Because of this complexity it’s not something that a retailer can spin up quickly. The best examples of implementing Composable commerce have involved a robust approach to researching the optimal partner ecosystem, use of insight and data to design the desired customer journey, understanding the impact on the business of the new technology solutions and significant investment in the design phase of the project to ensure that the multiple integrations that are needed are optimized. Those that have done this well have a mature approach to technology management and optimisation within the organisation. They are also ‘joined up’ across the business and there is a clear vision of what the consumer needs and what that means for the capabilities within the retailer.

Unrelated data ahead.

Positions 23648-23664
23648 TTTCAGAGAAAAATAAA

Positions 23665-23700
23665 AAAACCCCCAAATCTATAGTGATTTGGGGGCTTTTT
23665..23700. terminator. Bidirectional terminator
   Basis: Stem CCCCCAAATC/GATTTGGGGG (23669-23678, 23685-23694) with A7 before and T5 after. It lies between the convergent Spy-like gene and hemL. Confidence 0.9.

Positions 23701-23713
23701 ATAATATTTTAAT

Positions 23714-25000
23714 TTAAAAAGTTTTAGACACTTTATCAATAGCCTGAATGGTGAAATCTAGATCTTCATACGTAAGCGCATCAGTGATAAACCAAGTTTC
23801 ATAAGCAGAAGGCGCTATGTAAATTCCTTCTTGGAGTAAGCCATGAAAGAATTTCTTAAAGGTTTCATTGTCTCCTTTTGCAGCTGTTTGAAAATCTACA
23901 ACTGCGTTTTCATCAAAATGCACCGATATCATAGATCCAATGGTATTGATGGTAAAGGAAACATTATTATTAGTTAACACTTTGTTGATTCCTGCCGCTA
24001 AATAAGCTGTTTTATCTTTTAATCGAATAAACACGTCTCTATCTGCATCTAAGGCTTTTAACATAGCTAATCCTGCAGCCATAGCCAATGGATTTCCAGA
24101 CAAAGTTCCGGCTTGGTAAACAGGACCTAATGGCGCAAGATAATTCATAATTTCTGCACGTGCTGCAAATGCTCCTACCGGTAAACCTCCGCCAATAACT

Finally, we’ve also found that this new architecture also requires a new way of working to maintain and continually upgrade the experience. A devops squad approach ensures that the strengths of a Composable tech stack are exploited and the commerce experience continually evolves to satisfy the customer’s needs.

So for those organisations considering the opportunities composable commerce could offer ensure that the broader organisation are 1) bought into the concept of composable commerce whilst understanding the impact on them and 2) there is willingness to invest.

If you want to find out more about composable Commerce, please contact either, Kerry Lee, Matt Bradbeer or Jeremy Wilson.

*MACH Alliance statistics

Kerry Lee

CX Director